Coronavirus Resurgence
Russia's daily COVID-19 deaths reach new record high
Russia on Friday reported 1,254 coronavirus-related deaths in the last 24 hours, a record daily high that follows a surge in cases. The government coronavirus task force also reported 37,156 nationwide infections, including 3,371 in Moscow, down from a peak of 41,335 recorded on Nov. 6.
Czechs report highest daily coronavirus cases since pandemic start
The Czech Republic reported 22,936 new coronavirus cases for Friday, its biggest daily tally since the pandemic began, health ministry data showed on Saturday. Earlier in the week the country tightened restrictions on people who have not had COVID-19 shots to encourage more vaccinations and to ease the burden on hospitals. The Czech government has approved plans to allow only those who are vaccinated or have recovered from COVID-19 in the past six months to enter restaurants, attend certain events and use some other services from Monday
England's COVID prevalence drops for second week, ONS says
The prevalence of COVID-19 infections in England fell back to about 1 in 65 people in the week ending Nov. 13, Britain's Office for National Statistics said on Friday, dropping for a second week after hitting its highest level of the year. Prevalence had been 1 in 60 people in previous week. Recorded cases and estimated prevalence of infection have both dropped back from peaks hit before a school half-term holiday at the end of last month.
Macron says France does not need to lock down non-vaccinated people as COVID spreads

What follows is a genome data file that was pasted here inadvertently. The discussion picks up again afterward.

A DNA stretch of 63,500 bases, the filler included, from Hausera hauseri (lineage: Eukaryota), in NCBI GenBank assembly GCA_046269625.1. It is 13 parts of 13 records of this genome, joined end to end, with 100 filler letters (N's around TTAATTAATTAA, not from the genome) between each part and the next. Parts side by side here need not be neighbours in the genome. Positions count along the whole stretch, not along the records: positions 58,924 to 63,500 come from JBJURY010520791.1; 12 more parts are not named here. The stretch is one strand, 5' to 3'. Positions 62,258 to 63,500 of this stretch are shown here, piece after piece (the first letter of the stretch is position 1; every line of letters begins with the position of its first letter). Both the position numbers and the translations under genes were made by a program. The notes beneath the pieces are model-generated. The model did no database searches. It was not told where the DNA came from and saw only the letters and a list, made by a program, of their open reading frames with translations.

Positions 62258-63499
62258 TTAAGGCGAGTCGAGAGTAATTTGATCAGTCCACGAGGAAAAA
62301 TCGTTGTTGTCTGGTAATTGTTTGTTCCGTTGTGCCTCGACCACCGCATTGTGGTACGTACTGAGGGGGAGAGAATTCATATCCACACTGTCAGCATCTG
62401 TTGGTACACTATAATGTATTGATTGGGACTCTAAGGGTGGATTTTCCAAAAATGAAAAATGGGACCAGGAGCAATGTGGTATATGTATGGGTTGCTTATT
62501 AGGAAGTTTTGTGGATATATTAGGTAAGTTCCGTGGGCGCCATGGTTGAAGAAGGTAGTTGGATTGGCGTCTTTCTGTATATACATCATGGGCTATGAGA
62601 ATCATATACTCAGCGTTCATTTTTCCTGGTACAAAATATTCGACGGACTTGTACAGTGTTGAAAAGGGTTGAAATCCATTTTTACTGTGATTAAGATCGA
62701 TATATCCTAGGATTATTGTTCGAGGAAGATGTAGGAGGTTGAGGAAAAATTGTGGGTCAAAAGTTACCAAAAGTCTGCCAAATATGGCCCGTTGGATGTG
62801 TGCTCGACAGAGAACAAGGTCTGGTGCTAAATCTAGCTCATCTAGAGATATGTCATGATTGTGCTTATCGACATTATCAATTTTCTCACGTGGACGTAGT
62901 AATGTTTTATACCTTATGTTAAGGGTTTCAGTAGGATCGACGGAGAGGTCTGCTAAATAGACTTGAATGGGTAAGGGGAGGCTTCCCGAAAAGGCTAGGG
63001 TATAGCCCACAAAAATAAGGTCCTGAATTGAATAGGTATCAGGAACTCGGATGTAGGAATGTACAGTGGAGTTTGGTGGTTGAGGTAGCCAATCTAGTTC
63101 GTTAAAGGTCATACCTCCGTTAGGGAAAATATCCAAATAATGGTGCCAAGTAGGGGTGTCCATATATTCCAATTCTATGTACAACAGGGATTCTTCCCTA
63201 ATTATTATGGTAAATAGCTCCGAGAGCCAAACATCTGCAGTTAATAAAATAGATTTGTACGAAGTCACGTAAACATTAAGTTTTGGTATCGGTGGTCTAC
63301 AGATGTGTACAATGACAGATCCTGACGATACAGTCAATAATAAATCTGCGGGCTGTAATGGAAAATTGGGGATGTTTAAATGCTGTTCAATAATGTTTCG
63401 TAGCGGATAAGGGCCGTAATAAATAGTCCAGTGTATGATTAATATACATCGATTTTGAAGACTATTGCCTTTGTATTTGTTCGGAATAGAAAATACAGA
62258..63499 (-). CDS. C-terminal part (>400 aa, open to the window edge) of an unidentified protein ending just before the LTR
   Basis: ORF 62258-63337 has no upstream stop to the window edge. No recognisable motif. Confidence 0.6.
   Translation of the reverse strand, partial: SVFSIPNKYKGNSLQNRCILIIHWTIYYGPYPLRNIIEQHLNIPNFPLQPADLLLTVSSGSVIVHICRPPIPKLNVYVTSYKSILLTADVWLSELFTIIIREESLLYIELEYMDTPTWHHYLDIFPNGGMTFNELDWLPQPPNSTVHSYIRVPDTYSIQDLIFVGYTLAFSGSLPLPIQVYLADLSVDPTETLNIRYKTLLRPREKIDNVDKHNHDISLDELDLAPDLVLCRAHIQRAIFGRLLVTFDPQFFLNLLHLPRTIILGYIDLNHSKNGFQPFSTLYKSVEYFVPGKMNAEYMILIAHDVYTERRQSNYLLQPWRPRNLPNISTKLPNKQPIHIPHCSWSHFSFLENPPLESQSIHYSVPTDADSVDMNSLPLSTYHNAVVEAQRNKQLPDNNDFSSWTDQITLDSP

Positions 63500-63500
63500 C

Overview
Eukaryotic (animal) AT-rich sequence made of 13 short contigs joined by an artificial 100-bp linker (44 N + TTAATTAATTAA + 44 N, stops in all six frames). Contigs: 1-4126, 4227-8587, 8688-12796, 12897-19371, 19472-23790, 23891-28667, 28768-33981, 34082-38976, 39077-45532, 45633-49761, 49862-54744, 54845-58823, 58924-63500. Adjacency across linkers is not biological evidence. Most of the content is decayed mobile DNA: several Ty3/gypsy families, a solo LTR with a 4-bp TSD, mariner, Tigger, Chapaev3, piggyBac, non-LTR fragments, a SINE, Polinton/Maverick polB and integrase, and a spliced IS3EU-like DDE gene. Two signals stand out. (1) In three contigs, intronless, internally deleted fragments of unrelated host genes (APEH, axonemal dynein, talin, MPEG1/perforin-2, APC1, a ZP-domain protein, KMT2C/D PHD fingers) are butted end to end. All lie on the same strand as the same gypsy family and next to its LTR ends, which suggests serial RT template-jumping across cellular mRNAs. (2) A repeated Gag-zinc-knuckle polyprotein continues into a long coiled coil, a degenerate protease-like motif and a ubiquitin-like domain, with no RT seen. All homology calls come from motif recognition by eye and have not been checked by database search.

France does not need to follow those European countries imposing COVID-19 lockdowns on unvaccinated people, because of the success of its health pass in curbing the virus' spread, President Emmanuel Macron said. Europe has again become the epicentre of the pandemic, prompting some countries including Germany and Austria to reintroduce restrictions in the run-up to Christmas and causing debate over whether vaccines alone are enough to tame COVID-19.
Disease control chief: "All of Germany is one big outbreak"
Germany has entered a “nationwide state of emergency” because of surging coronavirus infections, the head of the country’s disease control agency said Friday. Lothar Wieler, the head of the Robert Koch Institute, said regular medical care cannot be guaranteed anymore in some parts of the country because hospitals and intensive care wards are overstretched. The German air force confirmed a report by daily Bild that it was preparing to help transfer patients to clinics with free beds. “All of Germany is one big outbreak,” Wieler told reporters in Berlin. “This is a nationwide state of emergency. We need to pull the emergency brake.” He called for urgent additional measures to tackle the rise in COVID-19 cases, which topped 50,000 for the third day running. The Robert Koch Institute also reported 201 further deaths, taking the toll to 98,739 since the start of the outbreak.